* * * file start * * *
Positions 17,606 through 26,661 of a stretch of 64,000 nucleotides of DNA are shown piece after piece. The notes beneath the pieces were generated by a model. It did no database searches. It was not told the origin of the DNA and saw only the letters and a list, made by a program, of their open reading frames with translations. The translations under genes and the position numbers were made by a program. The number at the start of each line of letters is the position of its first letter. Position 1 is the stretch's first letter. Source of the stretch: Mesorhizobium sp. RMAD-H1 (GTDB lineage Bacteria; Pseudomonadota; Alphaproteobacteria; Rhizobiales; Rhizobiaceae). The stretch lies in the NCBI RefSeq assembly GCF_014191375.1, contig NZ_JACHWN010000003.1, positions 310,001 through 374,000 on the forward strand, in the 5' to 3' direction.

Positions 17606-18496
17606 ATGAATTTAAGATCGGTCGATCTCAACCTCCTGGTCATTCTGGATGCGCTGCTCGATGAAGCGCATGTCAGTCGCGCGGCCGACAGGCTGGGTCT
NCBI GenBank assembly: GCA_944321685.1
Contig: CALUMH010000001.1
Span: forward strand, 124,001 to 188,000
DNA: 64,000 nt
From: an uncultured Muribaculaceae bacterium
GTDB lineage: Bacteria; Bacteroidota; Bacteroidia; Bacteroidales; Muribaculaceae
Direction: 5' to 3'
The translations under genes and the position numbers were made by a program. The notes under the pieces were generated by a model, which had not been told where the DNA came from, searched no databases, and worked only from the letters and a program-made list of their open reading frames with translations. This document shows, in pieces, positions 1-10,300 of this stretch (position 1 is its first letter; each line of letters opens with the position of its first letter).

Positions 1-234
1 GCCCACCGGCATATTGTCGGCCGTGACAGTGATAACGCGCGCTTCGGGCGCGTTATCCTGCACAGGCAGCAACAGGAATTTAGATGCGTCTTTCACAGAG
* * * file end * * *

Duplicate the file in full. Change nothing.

Positions 17,606 through 26,661 of a stretch of 64,000 nucleotides of DNA are shown piece after piece. The notes beneath the pieces were generated by a model. It did no database searches. It was not told the origin of the DNA and saw only the letters and a list, made by a program, of their open reading frames with translations. The translations under genes and the position numbers were made by a program. The number at the start of each line of letters is the position of its first letter. Position 1 is the stretch's first letter. Source of the stretch: Mesorhizobium sp. RMAD-H1 (GTDB lineage Bacteria; Pseudomonadota; Alphaproteobacteria; Rhizobiales; Rhizobiaceae). The stretch lies in the NCBI RefSeq assembly GCF_014191375.1, contig NZ_JACHWN010000003.1, positions 310,001 through 374,000 on the forward strand, in the 5' to 3' direction.

Positions 17606-18496
17606 ATGAATTTAAGATCGGTCGATCTCAACCTCCTGGTCATTCTGGATGCGCTGCTCGATGAAGCGCATGTCAGTCGCGCGGCCGACAGGCTGGGTCT
NCBI GenBank assembly: GCA_944321685.1
Contig: CALUMH010000001.1
Span: forward strand, 124,001 to 188,000
DNA: 64,000 nt
From: an uncultured Muribaculaceae bacterium
GTDB lineage: Bacteria; Bacteroidota; Bacteroidia; Bacteroidales; Muribaculaceae
Direction: 5' to 3'
The translations under genes and the position numbers were made by a program. The notes under the pieces were generated by a model, which had not been told where the DNA came from, searched no databases, and worked only from the letters and a program-made list of their open reading frames with translations. This document shows, in pieces, positions 1-10,300 of this stretch (position 1 is its first letter; each line of letters opens with the position of its first letter).

Positions 1-234
1 GCCCACCGGCATATTGTCGGCCGTGACAGTGATAACGCGCGCTTCGGGCGCGTTATCCTGCACAGGCAGCAACAGGAATTTAGATGCGTCTTTCACAGAG